16. Current BYU library student employee. Buildings don’t lock, but the desks shut down fifteen minutes before it starts. Food court also shuts down.

  17. I was at BYU from 80 to 85 and my memories pretty much tally with what’s already been said – devotionals on alternating Tuesdays, forum assemblies on the other Tuesdays (I too remember Sandra Day O’Connor – Boyd K. Packer, who was conducting, explained that we call each other Brother and Sister and welcomed her as “Sister O’Connor” – also Elie Wiesel and Bruno Betelheim, among others). The devotionals were generally better attended than the forum assemblies; although there were no classes scheduled during that hour, I don’t remember anything being closed. Definitely not locked.

  18. I was just there for education week. Bookstore closed and Food Court closed for business. The most surprising thing to me was that the power outlets in cafeteria seating were turned off!

  19. Left Field says:

    Brother Packer also made note of her title of “Justice,” saying that it was appropriate, since justice is an important principle of our religion. “However, should I ever appear before your court, Justice O’Connor, you should remember that we also have equal reverence for the principle of mercy.”

  20. I’ve been on campus more or less continuously for a quarter century. As stated above, everything practical shuts down, including food courts and library services, but nothing gets locked. You can stay in any building, including in the testing center if you’re in the middle of an exam. And nothing is to be scheduled during that time under any circumstance–no meetings, classes, labs, etc.

    One perk: This means that there are basically no classes scheduled on Thursdays 11-12 either, even though everything is technically open, unlike on Tuesdays. So the Thursday timeslot is widely used for scheduling talks by campus visitors, as well as for faculty to schedule TA meetings. It’s handy having a timeslot for scheduling visiting speakers without worrying about whether students will have class conflicts.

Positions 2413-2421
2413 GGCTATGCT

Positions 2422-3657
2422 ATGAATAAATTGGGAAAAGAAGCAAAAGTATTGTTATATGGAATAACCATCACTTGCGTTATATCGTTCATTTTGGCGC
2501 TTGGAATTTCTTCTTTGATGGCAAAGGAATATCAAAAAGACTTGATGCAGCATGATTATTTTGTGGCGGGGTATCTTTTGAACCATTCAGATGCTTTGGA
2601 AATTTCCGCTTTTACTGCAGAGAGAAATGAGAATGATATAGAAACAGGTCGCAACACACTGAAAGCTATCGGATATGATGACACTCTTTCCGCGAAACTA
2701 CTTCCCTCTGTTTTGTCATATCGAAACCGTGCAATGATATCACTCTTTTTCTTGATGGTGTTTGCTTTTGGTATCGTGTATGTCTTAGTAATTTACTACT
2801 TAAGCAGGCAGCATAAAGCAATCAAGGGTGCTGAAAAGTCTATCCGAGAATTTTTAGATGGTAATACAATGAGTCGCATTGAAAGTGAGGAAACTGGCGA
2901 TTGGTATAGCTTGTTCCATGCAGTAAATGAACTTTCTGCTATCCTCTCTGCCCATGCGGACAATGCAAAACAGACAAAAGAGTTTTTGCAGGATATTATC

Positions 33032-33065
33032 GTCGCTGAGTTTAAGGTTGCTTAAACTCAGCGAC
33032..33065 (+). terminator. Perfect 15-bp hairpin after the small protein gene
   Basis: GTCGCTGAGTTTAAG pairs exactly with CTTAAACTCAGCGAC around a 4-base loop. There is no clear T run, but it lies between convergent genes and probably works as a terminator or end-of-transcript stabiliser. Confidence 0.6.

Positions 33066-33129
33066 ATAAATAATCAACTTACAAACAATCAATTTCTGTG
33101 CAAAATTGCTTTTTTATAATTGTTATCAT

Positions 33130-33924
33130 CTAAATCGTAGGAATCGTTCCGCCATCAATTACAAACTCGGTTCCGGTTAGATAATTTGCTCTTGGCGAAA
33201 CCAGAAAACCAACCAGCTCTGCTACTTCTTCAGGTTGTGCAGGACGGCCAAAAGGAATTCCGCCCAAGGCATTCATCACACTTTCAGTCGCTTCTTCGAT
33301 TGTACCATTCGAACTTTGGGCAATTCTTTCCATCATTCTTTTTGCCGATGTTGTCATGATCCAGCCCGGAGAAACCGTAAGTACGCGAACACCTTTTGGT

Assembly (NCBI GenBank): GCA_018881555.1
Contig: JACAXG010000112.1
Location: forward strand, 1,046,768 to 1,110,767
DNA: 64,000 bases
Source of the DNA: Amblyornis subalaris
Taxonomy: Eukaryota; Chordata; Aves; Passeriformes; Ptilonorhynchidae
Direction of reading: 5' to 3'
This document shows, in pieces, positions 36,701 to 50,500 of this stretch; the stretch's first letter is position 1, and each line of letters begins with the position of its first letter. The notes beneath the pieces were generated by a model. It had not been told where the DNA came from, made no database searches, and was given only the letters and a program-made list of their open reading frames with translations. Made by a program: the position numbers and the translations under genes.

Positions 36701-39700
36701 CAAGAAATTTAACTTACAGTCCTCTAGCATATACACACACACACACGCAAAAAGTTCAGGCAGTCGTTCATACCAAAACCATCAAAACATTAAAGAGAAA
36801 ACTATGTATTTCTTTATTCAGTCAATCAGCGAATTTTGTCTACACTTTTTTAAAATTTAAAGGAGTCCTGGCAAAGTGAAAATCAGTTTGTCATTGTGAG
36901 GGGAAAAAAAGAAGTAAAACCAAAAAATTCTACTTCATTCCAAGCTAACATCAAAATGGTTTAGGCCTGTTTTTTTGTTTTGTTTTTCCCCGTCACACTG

21. Current faculty member here. I happily use that unscheduled hour as an unposted office hour, and students are delighted to take advantage of it.

  22. There used to be one class that took place during devotionals. The pencourt is operated as a lab class and those assigned Tuesday Thursdays have lab from 9-1 without a break for devotional. Or at least they did in the early 2000s. I’m also assured that many computer engineering labs remained open during the same time period

  23. My wife worked on campus–secretarial, mainly–during her student years (1972-76) and never attended a devotional or forum assembly, because she was at work. She finally attended one in fall 1976, a few weeks after our wedding, because my father was the forum speaker.

    And, speaking of attendance numbers, Pres. Oaks leaned over and mentioned to my dad that the attendance for his speech was the largest ever–except for the time that Spiro Agnew came and made a political speech in fall of 1972.

  24. Russel, your recollection is correct. 1980-85, fora and devotionals alternated weeks. You could still go into and out of the library and the Wilkinson Center, although services were curtailed. Classes were not scheduled at that time. Classroom buildings were locked — you could remain if already inside, and could exit, but couldn’t get in during the devotional hour. I recall leaving the MARB one time and turning around because I had forgotten something, and couldn’t get back in until the devotional was over. Another time I had to wait outside a classroom building (Kimball Tower I think?) to get in for a class right after the devotional, because whoever was responsible for unlocking the doors was late/distracted/forgot.

    I also recall much hand-wringing about the comparatively poor attendance at the devotionals/fora. Devotionals got somewhat better attendance if an apostle was speaking. But unless President Kimball showed up, only a small fraction of the Marriott Center seating capacity was used for any given Tuesday event.

  25. Fwiw, my spouse, who was there during approximately the same period, confirms the classroom lock-downs, but believes the library may also have been closed to entrants.

    We suspect that the campus may have experimented with a number of attendance strategies during the period, intended to coerce students into exercising their free agency to the administration’s liking.

  26. Agree with others on the shut down of offices. Early 2000s the devotionals were broadcast on tv. One year my schedule worked out best to do laundry (no competition in the laundromat) during devotionals, and I would watch from my apartment.

  27. I was on the track team for a couple years and it’s funny how rebellious we felt for practicing through the sacred Tuesday devotional time slot. The cultural push to attend (or watch a broadcast in one of the classrooms) definitely felt connected to the campus shut down.